Hmong shootings may have been motivated by grudge

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Updated: 10/14/2013 10:07 pm Published: 10/14/2013 9:50 pm

A grudge could be the motive in a shooting that put five people in the hospital.

"It is a wake-up call to all of us," said Linda Lor.

She is the former executive director for the Hmong Association in Tulsa. On Saturday night there was a Xiong family reunion with all of the clans. In the Hmong community, a family group is known by clans and are divided by last names.

"I heard bang, bang," said a witness.

Through a translator FOX23 News spoke exclusively to Tong lee, who was hit in the chest with the bullets.

"At the time of the incident he didn't know who it was," said Lee.

Police shortly arrested Meng Lee and Boonmee Lee in connection with the shootings. They are being held in the Tulsa County jail on nearly $400,000 bond.

"We try in every possible way to mediate the problem through the clan leaders," said Lor.

She said there are about 10 Hmong clans in Tulsa and 200 families. The family leader of the clan will help resolve issues such as marriages, divorce or children or they go to court, which will cost money. In some cases, they make a big statement but are not known to resort to violence like the incident on Saturday.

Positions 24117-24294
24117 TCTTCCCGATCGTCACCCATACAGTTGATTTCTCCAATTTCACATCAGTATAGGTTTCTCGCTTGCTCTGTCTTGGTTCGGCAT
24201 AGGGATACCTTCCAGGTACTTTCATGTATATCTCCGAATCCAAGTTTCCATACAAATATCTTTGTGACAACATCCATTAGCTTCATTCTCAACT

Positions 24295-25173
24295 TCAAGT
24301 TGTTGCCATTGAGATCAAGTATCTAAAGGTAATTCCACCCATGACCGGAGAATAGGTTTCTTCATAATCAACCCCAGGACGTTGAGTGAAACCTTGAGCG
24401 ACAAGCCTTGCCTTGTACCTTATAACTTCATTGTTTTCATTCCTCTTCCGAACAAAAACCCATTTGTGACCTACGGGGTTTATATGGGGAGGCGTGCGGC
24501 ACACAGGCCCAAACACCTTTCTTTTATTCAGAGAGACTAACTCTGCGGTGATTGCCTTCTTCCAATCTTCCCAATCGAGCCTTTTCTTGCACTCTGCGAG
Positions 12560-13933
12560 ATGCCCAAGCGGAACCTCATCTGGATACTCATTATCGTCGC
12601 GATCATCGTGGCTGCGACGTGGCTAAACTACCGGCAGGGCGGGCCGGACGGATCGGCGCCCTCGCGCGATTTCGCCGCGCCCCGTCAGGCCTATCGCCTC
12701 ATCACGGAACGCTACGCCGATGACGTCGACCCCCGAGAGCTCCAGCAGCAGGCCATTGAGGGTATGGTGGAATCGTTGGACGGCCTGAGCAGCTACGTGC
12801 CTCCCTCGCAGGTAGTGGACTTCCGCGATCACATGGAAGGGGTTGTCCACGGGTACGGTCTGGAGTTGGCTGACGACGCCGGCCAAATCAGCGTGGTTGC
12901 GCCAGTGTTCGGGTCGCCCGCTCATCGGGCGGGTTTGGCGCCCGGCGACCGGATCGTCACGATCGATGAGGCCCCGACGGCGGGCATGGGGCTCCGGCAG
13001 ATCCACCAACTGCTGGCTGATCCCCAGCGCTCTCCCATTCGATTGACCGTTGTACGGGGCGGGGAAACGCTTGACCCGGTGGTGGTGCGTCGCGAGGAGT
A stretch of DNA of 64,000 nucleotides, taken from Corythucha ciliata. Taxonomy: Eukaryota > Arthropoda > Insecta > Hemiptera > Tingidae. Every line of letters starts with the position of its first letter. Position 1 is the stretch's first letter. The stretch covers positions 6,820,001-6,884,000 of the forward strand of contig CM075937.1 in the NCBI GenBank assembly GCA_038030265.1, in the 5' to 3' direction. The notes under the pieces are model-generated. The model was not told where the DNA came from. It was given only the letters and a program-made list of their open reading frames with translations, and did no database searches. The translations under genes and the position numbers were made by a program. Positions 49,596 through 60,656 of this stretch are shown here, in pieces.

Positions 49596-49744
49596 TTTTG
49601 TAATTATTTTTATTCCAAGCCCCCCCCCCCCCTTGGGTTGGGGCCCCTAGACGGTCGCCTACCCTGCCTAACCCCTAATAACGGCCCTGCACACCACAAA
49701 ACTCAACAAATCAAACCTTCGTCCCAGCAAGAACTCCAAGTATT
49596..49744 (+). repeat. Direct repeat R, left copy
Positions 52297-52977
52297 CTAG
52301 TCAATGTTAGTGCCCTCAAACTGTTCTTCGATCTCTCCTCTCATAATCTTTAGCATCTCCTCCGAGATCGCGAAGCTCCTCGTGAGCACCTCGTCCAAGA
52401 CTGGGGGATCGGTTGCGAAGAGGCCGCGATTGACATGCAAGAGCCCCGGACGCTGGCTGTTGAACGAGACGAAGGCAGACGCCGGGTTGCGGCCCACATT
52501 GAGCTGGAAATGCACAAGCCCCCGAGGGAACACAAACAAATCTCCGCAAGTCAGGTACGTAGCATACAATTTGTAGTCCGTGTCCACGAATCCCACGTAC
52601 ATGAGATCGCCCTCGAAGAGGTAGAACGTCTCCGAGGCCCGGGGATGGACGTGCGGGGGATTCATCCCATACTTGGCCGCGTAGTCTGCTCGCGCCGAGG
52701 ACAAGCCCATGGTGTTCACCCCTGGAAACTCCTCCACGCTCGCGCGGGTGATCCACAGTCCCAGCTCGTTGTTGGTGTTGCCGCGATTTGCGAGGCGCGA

"The flame didn't die down," said Lor.

She said there was a grudge with the Lees that no one knew about it.

"It was not brought up to the clan leader or to the other clan leaders within the community," said Lor.

She said in the 40 years Hmongs have lived in Tulsa, this is the first Hmong clan disagreement that has resulted in a shooting.

"The community was shocked, but now we are better prepared for a better event," said Lor.

She said clan leaders met on Sunday for an emergency meeting and have agreed to have security at traditional events with a large number of people attending the event.

"It doesn't hinder us, it doesn't break us, it makes us stronger and watch for each other," said Lor.

She said two of the male victims are still in the hospital but expect to be released this week.

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The views expressed here do not necessarily represent those of KOKI FOX23 - Tulsa

Unwashed Mass - 10/15/2013 11:10 AM
1 Vote
Apparently the police helicopter was watching the Hmong party with infrared cameras when the shooting started, so if there is FLIR video, it should be public record.
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